The clicks from the unfastening of seat belts went on like a symphony as I closed my eyes to catch at least 73 minutes of sleep – since I’ll have to wake up few minutes before touchdown in Geneva (again) – but my mind keeps racing from one topic to the other. All the topics focus on two themes: Nigeria and technology.
I left Lagos, on May 29, to speak at a workshop organized by Freedom House at the 17th session of the Human Rights Council meeting, and to also join a delegation that Freedom House referred to as “experts” and “activists” depending on the country we were meeting with. The few days in Geneva got busier than planned, thanks to the various shades of news from Nigeria: telecom service shutdown in Abuja, attack on government websites (and threats of more) and the presidential assent that gave Nigeria a Freedom of Information Act (after 12 years of demand for the same). As usual, such news items from Nigeria attracted impromptu requests for comments, and the usual “tell me Nigeria isn’t that bad” trick questions. I digress.
During the few days at the United Nations meeting, I had the chance to discuss the Nigerian component of the Freedom on the Net 2011 report, a most-interesting assignment commissioned by Freedom House. Nigeria is “partly free”, as far as the ratings – which basically measure Internet Freedom – are concerned, but there are few worrying signals such as provisions made in the “cybercrime bill” which remained at the level of discussions till the end of the last National Assembly session. An example is the dangerous provision that allows any security official to seize equipment on suspicion of any cybercrime-related activity. We all know what that means for the Nigerian Police Force, as they stand today, and the potential misuse by a government-gone-wrong. Of course, Nigeria needs a cybercrime law, and Paradigm Initiative Nigeria is working to support that possibility, but recent actions such as shutting down telecom service in the nation’s capital (for security reasons, I’m told) and possible response to increasing “hacktivism” that targets government websites leave me with questions.
During the week in Geneva, the delegation – which also had Internet Freedom experts from Pakistan, Zimbabwe and Egypt – met with various country representatives (and Foreign Missions) to have two-way conversations about our countries and what recent developments may mean for Internet Freedom globally. I came out of most meetings wondering if the tension between “security” and “freedom” will ever have an answer beyond case-by-case provisions. For one of the embassies, we were stripped of all communication gadgets before going in for a discussion on freedom. Hmmm, ironic, isn’t it. But then, one man’s freedom ends where the other’s security concerns begin – or is that not what reality tells us? Again, I digress.
I left Geneva without a chance to meet with the Nigerian delegation, which was one country we all hoped to meet with. But it was a very busy week for the Nigeria mission in Geneva, as I gathered from “our” intervention during the council meeting where a Special Rapporteur (a UN term for “unpaid consultant with an office”) discussed Internet Freedom. “On behalf of the Africa Group”, the statement began, when the microphone turned red and Nigeria’s representative took the floor. Nigeria is very busy, as usual, coordinating African response as our eyes also remain on that permanent Security Council seat. If only we spared some time to look more inwards instead of contesting for the crown of “Africa’s Big Brother”.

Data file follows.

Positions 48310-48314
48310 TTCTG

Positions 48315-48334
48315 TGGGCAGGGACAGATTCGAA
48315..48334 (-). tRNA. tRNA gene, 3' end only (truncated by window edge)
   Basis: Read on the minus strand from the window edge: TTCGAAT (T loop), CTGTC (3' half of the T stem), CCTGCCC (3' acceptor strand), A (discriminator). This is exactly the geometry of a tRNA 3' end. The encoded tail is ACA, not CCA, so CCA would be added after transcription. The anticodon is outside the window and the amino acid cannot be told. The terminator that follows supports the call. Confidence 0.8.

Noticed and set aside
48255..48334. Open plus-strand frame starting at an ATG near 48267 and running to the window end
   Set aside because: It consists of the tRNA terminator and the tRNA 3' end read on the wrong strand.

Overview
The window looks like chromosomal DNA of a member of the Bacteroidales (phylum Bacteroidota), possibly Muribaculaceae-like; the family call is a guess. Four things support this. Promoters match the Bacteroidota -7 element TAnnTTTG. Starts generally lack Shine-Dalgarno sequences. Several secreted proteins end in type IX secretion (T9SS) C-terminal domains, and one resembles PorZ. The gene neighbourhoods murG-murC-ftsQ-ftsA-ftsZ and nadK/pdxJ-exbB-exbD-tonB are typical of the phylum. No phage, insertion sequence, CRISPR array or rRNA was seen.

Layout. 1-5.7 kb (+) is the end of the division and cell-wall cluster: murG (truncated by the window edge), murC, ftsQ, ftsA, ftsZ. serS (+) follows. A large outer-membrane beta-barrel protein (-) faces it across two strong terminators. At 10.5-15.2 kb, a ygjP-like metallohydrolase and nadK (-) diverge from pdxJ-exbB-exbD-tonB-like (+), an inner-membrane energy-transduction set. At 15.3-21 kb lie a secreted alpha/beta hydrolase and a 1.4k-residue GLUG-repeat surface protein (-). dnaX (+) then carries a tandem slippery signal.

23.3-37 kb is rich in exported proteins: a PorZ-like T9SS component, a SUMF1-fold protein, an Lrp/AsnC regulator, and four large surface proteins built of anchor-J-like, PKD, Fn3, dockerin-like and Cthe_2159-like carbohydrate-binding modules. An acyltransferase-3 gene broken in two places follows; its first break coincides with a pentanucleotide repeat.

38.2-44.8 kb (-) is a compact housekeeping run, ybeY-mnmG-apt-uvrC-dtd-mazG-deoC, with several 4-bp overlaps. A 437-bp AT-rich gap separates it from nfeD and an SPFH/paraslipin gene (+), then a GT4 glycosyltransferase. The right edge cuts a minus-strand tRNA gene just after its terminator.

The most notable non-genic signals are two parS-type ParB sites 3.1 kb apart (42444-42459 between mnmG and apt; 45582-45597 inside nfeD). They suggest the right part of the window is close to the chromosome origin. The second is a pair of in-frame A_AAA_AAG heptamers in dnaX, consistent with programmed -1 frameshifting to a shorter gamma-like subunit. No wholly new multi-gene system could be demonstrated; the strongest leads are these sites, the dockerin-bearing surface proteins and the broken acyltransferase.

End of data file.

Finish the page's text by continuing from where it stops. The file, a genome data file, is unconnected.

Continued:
I return to Geneva for a last day of finishing up work for the 2-week trip, and while the news of a cancelled meeting means more time to prepare for the week ahead in Abuja and Ile-Ife, I can’t get my mind off the many technology opportunities that Nigeria can take advantage of if government can catch up with a fast-paced private sector and growing number of young tech enthusiasts who will help grow Nigeria’s non-oil economy. With a little more coordination by the lame duck agency (the National Information Technology Development Agency) actually tasked with the responsibility, we can identify where we want to be in, say, 2020 (since we have a national plan that aspires to make Nigeria a “top 20” economy by that year), measure the gaps (especially skill-wise) we need to fill, and then support the education of talented young minds in these areas of need.
But we can’t just keep hoping or rot on the spot, we’ll continue to push in every way possible, hoping that islands of effort will connect and cause an explosion of innovation across Nigeria. From Paradigm Initiative Nigeria’s little contribution to the recent series of networking opportunities, and the announcement of a social innovation hub opening in Lagos this August, one can at least smile even though the thirst for more remains. Napoleon once said of China, “Let China sleep, for when she wakes she will shake the world”, and I know the same is true of Nigeria’s technology slumber. Actually, the sleep is near its very end, and though it could use some more policy/conducive environment support, something of a silver lining is in sight.
However, I’m reminded of the story of the young man who caught a bird and took it to the wisest man in town, saying to him: “If you’re the wisest, tell me if the bird I have in my hand is alive or dead.” The bird was still alive and his plan was simple: to crush it to death if the wise man said it was alive or set it free if his verdict was “dead”. Though the wise man couldn’t see the bird as it was held in the young man’s hands behind him, his response rings true for the various stakeholders of the Nigerian tech space: “Whether the bird is alive or dead, the power is in your hands.”